The techniques are recommended for use in cooking and preserves. Applies in soft salads, marinated meats and oily fish emulsions. It´s used to produce mayonnaise , aioli , vinaigrette , marinated fish strong , hot and cold soups , pastas , stir-fries and canned vegetables.

• Picual : its oil is prized for its high stability (very resistant to oxidation ) , due to its high polyphenol content and the high percentage of oleic acid. It is therefore very resistant to high temperatures . Picual varieties have great personality and great body , bitterness and a slight spiciness.

Apply in salads , stir fries , marinated meats, canned vegetables and hunting meats . It is a type of oil ideal for making salads, Andalusian type chips, fries, breaded and battered fish or meat , stews , canned or cooked raw foods ( sausages , cheese…).

Variedades de aceite .

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Madrid Fusión 2014: The European Culinary Summit highlights


Madrid Fusión is one of the great gastronomic events in Spain that brings together national and international chefs, journalists and food companies. It is one of the most important conferences in the world about cooking and food.

Madrid Fusion was held from 27 to 29 January at the Palacio Municipal de Congresos in Madrid. Some congressional figures give an idea of its importance and international projection: Madrid Fusion has had 3,500 visitors daily, of which 150 were foreign journalists in addition to another 500 professionals of national press. There have been 57 international speakers from 15 countries, more than 100 domestic and foreign chefs in total.

These are the highlights of what has been Madrid Fusion 2014 and trends in food that will arrive:

1 – The importance of local products and the binomial restaurant-small producers in the area. This is a growing trend worldwide. This was demonstrated by the chefs from Peru, Bolivia and Chile, which explained their agreements with market gardeners and farmers.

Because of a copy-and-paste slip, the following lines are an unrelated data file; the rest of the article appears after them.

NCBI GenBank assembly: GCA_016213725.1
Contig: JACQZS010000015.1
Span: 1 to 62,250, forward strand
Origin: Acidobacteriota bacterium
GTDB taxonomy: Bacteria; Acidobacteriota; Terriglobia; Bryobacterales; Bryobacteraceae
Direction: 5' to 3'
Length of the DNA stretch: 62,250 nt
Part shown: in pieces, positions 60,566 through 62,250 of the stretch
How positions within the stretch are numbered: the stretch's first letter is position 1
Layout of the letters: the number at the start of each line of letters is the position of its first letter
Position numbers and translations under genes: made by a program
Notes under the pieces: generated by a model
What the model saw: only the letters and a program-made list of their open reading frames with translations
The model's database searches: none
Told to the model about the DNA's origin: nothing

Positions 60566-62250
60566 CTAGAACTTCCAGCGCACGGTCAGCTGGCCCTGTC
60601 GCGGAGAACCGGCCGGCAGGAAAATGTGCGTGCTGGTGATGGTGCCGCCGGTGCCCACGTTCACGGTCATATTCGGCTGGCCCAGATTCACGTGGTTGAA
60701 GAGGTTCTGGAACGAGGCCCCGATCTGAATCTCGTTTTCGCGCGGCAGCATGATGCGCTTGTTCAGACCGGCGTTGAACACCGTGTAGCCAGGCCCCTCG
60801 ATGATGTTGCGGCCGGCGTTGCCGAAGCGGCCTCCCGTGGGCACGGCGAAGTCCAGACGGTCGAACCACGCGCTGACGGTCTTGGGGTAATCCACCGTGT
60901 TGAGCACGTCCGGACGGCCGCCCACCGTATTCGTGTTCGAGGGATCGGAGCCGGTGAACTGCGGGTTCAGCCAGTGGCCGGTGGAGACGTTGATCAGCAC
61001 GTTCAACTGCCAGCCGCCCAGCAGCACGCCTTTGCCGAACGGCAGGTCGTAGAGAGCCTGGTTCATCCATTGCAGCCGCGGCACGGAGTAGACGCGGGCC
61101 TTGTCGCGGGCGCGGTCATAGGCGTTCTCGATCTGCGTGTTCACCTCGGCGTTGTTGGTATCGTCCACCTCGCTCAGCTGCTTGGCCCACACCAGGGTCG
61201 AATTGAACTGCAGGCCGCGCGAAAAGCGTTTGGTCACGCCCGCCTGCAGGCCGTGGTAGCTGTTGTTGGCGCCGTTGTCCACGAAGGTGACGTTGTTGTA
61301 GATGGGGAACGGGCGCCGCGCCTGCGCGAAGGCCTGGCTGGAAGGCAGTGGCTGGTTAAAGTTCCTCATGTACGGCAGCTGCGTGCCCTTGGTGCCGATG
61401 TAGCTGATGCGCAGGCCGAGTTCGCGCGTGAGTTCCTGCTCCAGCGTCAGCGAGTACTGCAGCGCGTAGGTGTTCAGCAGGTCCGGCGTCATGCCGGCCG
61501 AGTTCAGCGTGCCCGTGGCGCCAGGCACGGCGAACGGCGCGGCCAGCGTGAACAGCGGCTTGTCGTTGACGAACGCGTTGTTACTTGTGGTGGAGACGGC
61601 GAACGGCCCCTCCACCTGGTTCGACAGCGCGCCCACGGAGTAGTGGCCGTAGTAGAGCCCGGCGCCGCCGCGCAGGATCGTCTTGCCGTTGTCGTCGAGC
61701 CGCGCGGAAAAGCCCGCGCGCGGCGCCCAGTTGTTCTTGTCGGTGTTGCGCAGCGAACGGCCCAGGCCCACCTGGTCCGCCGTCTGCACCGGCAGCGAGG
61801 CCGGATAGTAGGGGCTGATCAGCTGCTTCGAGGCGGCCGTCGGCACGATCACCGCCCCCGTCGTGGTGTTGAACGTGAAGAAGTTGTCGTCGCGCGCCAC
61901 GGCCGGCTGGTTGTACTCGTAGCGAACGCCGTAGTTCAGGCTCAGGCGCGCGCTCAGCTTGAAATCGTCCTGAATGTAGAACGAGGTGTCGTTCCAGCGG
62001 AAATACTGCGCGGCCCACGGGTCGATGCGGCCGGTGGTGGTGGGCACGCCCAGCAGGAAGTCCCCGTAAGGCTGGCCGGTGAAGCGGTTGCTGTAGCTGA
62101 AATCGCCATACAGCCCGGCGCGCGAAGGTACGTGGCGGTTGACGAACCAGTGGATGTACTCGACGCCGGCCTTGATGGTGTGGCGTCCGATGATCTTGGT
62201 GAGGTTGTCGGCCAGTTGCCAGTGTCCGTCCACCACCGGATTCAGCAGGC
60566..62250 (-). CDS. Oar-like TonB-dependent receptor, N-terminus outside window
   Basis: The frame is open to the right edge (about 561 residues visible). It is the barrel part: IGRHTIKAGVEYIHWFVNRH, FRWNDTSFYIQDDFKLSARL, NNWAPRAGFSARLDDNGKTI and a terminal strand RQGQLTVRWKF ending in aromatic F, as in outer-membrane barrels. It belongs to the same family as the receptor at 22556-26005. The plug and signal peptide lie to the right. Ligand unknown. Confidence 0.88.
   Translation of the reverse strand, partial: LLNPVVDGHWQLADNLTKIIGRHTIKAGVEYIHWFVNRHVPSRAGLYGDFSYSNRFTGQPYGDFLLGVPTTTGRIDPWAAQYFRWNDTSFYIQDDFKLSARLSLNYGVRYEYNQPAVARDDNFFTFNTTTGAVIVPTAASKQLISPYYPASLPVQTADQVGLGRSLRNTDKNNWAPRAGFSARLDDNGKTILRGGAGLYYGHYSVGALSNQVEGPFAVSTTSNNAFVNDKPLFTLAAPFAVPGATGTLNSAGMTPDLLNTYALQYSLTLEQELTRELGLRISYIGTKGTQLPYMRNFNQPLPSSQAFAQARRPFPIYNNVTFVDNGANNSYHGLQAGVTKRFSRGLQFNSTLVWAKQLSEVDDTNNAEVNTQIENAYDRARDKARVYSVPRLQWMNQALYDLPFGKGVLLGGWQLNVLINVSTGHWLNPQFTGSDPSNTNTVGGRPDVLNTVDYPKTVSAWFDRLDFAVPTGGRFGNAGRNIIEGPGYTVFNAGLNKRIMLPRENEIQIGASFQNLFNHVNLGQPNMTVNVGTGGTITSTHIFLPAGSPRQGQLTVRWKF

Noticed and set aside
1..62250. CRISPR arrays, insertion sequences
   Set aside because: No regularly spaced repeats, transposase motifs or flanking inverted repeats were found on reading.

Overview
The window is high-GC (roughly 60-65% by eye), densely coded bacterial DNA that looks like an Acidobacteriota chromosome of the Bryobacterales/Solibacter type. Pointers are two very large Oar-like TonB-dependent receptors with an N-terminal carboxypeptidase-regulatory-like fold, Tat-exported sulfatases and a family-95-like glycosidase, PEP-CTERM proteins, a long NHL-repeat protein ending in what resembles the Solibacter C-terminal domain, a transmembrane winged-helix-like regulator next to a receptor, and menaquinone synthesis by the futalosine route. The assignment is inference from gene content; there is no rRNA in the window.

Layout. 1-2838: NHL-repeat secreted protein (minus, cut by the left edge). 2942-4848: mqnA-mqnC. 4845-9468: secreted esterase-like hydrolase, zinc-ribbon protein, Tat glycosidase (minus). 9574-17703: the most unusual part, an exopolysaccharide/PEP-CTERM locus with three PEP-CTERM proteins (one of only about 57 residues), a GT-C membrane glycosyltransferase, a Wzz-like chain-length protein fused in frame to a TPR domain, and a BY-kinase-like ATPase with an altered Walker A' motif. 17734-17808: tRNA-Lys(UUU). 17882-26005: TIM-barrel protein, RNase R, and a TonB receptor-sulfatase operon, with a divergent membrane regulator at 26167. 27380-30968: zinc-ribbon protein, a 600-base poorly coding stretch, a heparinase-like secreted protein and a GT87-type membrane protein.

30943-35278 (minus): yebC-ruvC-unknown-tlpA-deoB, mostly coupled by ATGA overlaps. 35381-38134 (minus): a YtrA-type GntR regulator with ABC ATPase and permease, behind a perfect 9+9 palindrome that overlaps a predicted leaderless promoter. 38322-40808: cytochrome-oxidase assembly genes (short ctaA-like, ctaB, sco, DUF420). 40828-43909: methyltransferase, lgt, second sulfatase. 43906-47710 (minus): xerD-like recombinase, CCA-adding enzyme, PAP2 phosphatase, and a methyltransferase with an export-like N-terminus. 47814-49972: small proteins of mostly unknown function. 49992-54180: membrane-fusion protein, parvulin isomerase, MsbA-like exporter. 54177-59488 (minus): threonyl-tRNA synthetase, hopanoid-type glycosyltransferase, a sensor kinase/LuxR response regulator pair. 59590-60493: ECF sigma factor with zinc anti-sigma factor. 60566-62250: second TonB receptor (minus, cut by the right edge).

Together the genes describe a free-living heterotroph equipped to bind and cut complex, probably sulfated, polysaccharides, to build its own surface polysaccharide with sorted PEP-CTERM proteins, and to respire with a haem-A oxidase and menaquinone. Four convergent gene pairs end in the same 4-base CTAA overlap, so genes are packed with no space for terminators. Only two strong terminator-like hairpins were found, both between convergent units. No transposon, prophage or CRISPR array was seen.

2 – Products of the orchard: a trend in the world of gastronomy, green, healthy and natural cuisine with products consumed directly, without going through cold rooms.

3-: Congress, as usual, held a charity auction of two specimens of black truffle from Soria. Were acquired by Andrea Tumbarello (restaurant Don Giovanni) and the Iberostar group in 3.000 to 5,000 euros each. In addition, the chef from Soria, Óscar García Marina, gave a presentation about the truffle and the soul of the mushrooms.


4 – Great chefs in action. Every big name in Spanish cuisine went through Madrid Fusion to showcase their latest creations: David Muñoz, Quique Dacosta, Arzak, Joan Roca, Eneko Atxa or Ángel León, among others, who dazzled attendees with their edible luminescent bacteria.

5.- Winners: Madrid Fusion holds various competitions, such as the Revelation Restaurant, which went to Montia, (El Escorial) with Daniel Ochoa and Luis Moreno. David Muñoz and Gert de Mangeleer (three Michelin stars each) were chosen as the best chefs in Europe.


6. – Vanguard and Tradition: Madrid Fusion is a showcase of the culinary art, but this year has combined the most advanced talks with a tribute to the tradition in the kitchen. At Madrid Fusion presentations have been added to the Taste of Spain, where great chefs have praised products such as legumes, hunting or cod.

7 – The Bullipedia: Ferrán Adriá and his team presented the Bullipedia, which is guessed as a key instrument for the work of young chefs like a virtual culinary encyclopedia.


8 – Tapas: another trend that is consolidated in the world. One of the clearest examples, the chef José Andrés and his group Think Food Group, who said: “We have to celebrate and be proud of where we come from”, claiming the Spanish cuisine in miniature.

9 – Design and communication: food processing companies have to be distinguished in order to gain a foothold in the market. This requires not only enough to have a good product: the design and how to position it are vital.

FITUR2014 gastronomia nota prensa madrid fusion